91560 - Applied Petrology

Course Unit Page

SDGs

This teaching activity contributes to the achievement of the Sustainable Development Goals of the UN 2030 Agenda.

Affordable and clean energy Responsible consumption and production Climate Action

Academic Year 2021/2022

Learning outcomes

This course covers the quantitative methods used to infer the evolution of igneous and metamorphic rocks from their mineral assemblages and textures. Students will learn a variety of approaches, from field study to thermodynamic calculations, all of which help to draw conclusions on multi-scale observations of real rocks. Applied petrology includes the understanding of how predictive models for rocks under different pressures, temperatures and fluid compositions are carried out, with a special emphasis on raw materials in general. This unit comprises the study of published work showing the application of petrological methods to ore geology. Knowing basic petrologic concepts and how to perform a microstructural study on thin sections using optical and electronic microscopies are a prerequisite.

Course contents

Definition of the most important petrologic pathways of global volatile recycling as drivers for element mobility/deposition and ore formation. Summary of key igneous and metamorphic rocks and their role in global volatile cycling. Description and interpretation of fluid-rock interaction processes through theory, field, and microstructural features. Analytical techniques in petrology.

Teaching methods

Lectures, hands-on practices to gain experience on global petrological processes controlling element recycling in the lithosphere, from the field to the microscale, including optical and electron microscopy. Individual work and reporting on different types of assignments, for example managing geochemical dataset. Learning activities may be delivered also in instructed team sessions, to enhance group discussion, or in flipped class to increase student engagement and learning.

Assessment methods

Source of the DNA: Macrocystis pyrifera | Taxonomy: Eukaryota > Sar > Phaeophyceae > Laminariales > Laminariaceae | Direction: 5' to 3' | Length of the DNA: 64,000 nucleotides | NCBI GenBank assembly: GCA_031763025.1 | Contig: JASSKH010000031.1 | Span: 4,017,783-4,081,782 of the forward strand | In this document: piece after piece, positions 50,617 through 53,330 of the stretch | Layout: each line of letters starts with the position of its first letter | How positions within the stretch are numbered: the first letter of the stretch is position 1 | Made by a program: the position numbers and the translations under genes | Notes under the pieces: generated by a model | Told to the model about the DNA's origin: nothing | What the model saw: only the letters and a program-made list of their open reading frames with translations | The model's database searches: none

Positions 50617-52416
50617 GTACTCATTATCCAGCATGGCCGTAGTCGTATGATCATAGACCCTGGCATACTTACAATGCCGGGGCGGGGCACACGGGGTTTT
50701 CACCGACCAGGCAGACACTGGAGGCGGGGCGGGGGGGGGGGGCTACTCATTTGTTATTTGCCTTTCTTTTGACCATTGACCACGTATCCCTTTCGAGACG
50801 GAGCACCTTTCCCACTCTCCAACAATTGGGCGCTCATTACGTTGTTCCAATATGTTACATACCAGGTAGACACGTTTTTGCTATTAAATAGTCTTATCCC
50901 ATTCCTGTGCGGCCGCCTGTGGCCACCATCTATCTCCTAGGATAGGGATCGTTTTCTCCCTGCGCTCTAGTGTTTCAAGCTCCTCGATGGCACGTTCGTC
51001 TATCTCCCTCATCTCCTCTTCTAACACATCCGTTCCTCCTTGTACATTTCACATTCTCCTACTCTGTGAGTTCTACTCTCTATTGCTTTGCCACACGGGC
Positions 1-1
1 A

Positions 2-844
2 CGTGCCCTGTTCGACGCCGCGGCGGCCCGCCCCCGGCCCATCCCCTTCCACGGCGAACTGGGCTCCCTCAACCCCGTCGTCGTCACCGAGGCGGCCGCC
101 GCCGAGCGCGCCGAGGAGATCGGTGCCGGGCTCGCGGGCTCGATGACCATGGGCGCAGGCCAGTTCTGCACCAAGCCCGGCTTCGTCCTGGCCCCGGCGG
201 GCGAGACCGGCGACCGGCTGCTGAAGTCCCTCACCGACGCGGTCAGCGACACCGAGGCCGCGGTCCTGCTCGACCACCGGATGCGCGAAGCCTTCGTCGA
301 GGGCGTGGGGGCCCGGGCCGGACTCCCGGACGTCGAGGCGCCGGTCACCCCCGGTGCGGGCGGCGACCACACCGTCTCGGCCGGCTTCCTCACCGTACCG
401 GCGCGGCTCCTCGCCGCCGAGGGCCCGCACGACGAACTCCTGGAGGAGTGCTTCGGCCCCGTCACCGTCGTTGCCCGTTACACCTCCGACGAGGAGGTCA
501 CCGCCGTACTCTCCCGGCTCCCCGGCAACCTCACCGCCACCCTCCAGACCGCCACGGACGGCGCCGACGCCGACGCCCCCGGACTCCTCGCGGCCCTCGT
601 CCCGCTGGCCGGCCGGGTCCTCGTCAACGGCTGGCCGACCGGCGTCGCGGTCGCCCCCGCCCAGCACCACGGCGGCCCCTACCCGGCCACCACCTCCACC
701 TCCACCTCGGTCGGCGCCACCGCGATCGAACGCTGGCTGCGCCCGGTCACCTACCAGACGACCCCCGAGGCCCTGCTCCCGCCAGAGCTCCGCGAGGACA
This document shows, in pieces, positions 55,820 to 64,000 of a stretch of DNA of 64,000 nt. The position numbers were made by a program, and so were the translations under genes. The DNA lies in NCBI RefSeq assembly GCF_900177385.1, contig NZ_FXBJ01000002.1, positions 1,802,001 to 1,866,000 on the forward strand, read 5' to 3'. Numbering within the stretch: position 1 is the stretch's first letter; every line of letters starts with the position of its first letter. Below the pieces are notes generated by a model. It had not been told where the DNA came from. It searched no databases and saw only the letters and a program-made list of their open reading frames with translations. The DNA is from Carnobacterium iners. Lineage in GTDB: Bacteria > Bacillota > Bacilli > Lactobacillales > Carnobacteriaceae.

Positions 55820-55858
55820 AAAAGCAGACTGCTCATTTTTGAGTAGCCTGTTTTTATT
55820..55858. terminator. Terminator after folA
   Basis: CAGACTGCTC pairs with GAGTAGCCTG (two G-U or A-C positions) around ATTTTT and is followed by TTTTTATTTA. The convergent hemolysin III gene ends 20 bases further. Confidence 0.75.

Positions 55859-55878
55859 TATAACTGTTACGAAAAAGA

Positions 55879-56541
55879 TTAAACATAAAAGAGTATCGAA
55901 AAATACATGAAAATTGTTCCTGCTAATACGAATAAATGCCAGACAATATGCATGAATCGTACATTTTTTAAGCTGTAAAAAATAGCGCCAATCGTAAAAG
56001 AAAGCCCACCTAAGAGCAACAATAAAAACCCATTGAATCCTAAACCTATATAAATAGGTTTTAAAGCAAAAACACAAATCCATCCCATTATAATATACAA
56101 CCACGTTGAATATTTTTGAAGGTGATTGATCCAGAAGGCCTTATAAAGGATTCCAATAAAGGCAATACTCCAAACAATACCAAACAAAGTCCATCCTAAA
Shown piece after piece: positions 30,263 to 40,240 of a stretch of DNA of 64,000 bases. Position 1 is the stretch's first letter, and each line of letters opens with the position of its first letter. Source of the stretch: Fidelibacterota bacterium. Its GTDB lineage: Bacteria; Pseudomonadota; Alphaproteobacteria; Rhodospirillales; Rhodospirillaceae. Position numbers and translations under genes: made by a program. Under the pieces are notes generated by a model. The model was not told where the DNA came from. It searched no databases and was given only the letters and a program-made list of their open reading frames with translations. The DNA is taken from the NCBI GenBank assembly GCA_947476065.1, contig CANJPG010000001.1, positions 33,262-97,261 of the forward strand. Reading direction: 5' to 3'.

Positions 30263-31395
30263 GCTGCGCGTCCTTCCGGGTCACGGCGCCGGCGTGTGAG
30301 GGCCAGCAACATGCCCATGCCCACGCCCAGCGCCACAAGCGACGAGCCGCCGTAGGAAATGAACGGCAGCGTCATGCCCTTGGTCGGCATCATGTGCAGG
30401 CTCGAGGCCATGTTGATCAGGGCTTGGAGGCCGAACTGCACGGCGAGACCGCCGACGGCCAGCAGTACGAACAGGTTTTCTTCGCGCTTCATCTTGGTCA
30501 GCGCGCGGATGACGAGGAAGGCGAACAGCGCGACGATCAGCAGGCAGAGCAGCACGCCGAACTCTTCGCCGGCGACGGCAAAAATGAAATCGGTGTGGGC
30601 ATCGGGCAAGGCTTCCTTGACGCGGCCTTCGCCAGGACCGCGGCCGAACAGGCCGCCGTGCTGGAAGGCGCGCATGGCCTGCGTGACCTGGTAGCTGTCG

The individual performances are evaluated through the participation in class activities, and through the final written and oral exam. Class participation includes student engagement during lectures and practical work. The field work output will consist in public presentation of field work observations and interpretations. Each student is expected to deliver a professional-style presentation of her/his work during a collective public oral session. Interaction with other components of the teaching panel and the Department staff will be encouraged. The final written exam is a written report dealing with an individual research project. The oral exam is aimed at discussing the individual reports and testing the contents of the course.

The grades in the Italian university system are expressed out of thirty. The passing grade is 18/30. In case of full grade (30/30) the Professor(s) may also decide to award honours (lode).

Here below the breakdown of the final grade

10% Class participation

20% Field work output - Public presentation

70% Final exam - Written report and presentation of the lab work

Teaching tools

  • Lecture rooms equipped with audiovisual resources
  • Study rooms with wireless internet (Almawifi; Eduroam)
  • Rock and thin section collections
  • Laboratory equipped with polarizing microscopes (transmitted and reflected light) and audiovisual resources
  • Free entrance to the Collezione di Mineralogia "Museo Luigi Bombicci" [https://sma.unibo.it/it/il-sistema-museale/collezione-di-mineralogia-luigi-bombicci]

Office hours

See the website of Alberto Vitale Brovarone

See the website of Guillaume Siron